Growing up in rural Louisiana, I was spoiled by open spaces and lots of land between houses. As a teen, I had an antenna farm that included longwire antennas, a homebrew Quad on 10, 15, and 20m, a full-sized 20m beam that I built with aluminum tubing, and a steerable 2m array made of a few dozen coat hangers. Today, living in a condo in a suburb of Boston, setting up and using a high frequency (HF) rig and antenna system is a real challenge.
The first and most significant challenge is setting up an antenna. Because of local regulations, mounting a vertical or dipole permanently is out of the question. The best I’ve managed to do for an outdoor antenna is run a longwire or end-fed dipole out my window and onto a fence post or tree limb after dark. Then, after a few hours of use, I have to go outside and retrieve the antenna.
It helps that I have a window panel feed-through attachment (the MFJ-4602) that allows me to make coax and wire connections to outside antennas without having to drill holes in my walls.
Because slingshots are considered firearms where I live, hanging a wire from a tree limb is a challenge. I’ve had some success with my DJI Spark drone, carrying a monofilament thread lead with an end weight. However, piloting a drone in an obstacle course of tree branches isn’t my idea of fun. The noise of the Spark also draws the attention of neighbors.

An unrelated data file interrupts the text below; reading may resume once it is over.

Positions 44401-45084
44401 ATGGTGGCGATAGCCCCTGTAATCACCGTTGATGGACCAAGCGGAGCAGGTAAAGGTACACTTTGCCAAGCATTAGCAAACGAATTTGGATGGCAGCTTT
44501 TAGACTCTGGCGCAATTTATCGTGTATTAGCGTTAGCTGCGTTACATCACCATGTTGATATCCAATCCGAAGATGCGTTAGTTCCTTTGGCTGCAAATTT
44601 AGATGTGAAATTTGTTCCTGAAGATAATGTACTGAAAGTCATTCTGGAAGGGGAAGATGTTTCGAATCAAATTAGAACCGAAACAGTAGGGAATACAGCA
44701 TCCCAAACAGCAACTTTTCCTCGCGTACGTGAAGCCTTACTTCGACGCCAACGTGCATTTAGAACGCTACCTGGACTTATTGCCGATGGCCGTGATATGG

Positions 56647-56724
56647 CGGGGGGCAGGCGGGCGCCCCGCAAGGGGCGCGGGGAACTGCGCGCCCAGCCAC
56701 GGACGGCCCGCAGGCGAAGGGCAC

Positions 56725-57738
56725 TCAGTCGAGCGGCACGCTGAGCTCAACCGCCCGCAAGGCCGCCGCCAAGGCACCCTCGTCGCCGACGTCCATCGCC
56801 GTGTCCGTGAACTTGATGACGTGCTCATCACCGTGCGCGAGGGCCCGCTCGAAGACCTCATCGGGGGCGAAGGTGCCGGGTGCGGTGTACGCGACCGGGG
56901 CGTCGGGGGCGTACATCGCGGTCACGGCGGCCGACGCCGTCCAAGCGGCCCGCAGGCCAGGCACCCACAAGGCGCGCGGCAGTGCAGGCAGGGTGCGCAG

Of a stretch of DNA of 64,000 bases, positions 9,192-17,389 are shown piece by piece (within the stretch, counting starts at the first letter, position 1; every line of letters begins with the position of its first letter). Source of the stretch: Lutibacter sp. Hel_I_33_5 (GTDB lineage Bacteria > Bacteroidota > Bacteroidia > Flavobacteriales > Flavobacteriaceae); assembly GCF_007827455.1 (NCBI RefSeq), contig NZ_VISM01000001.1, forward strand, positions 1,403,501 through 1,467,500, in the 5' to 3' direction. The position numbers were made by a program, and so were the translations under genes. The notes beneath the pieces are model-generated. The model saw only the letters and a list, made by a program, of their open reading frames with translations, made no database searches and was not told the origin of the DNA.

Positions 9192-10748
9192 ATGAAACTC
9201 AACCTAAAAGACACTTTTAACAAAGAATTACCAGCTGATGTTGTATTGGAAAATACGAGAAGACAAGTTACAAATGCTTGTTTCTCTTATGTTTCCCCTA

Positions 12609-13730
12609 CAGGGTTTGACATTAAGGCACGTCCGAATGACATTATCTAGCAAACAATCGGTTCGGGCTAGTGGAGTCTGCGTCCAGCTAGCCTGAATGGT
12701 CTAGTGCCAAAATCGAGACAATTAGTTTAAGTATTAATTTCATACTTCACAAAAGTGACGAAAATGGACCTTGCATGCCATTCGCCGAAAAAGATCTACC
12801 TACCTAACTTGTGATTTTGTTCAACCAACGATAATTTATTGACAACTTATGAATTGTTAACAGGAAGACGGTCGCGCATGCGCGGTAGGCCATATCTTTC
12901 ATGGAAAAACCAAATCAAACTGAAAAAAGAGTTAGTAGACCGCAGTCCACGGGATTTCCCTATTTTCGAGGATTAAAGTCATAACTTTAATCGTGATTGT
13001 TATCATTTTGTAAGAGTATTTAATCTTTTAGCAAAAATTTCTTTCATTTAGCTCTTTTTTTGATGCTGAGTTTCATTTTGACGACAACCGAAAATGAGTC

I’ve also tried literally a dozen different indoor antennas. I started with a longwire run along the ceilings from one room to the next. Then, there was my infatuation with loop antennas. I tried several makes and models that require resetting a variable capacitor for each change in frequency.
For a few months, I had a loaded vertical antenna with capacitor top hat in my bedroom. The problem with these indoor antennas was likely exposure to high levels of electromagnetic radiation.
A related issue is, of course, power. I own a 500W amplifier, but I only use it with outside antennas and rarely at full power. When I operate an indoor antenna, I keep the power level between 10 and 20 watts. One reason is to minimize exposure to anyone in my building to RF energy. The other is to minimize disruption of TV and Internet services.
No matter how clean a signal generated by an HF transmitter, given enough power, the signal will disrupt communications and entertainment systems.
The last major challenge faced by urban hams is electrical noise. Cities are noisy places with RF noise emanating from cell phones, electric motors, cars and busses, LED lights, microwave ovens, and switching power supplies. Noise blankers and other circuitry in modern transceivers seem to do very little to block terrestrial noise.
For this reason — and just plain fun — serious amateurs consider moving to the country (at least for the weekend) to avoid the noise.
Care to share your experience with setting up a stealth antenna or otherwise coping with an urban environment? If so, I’d like to hear it. NV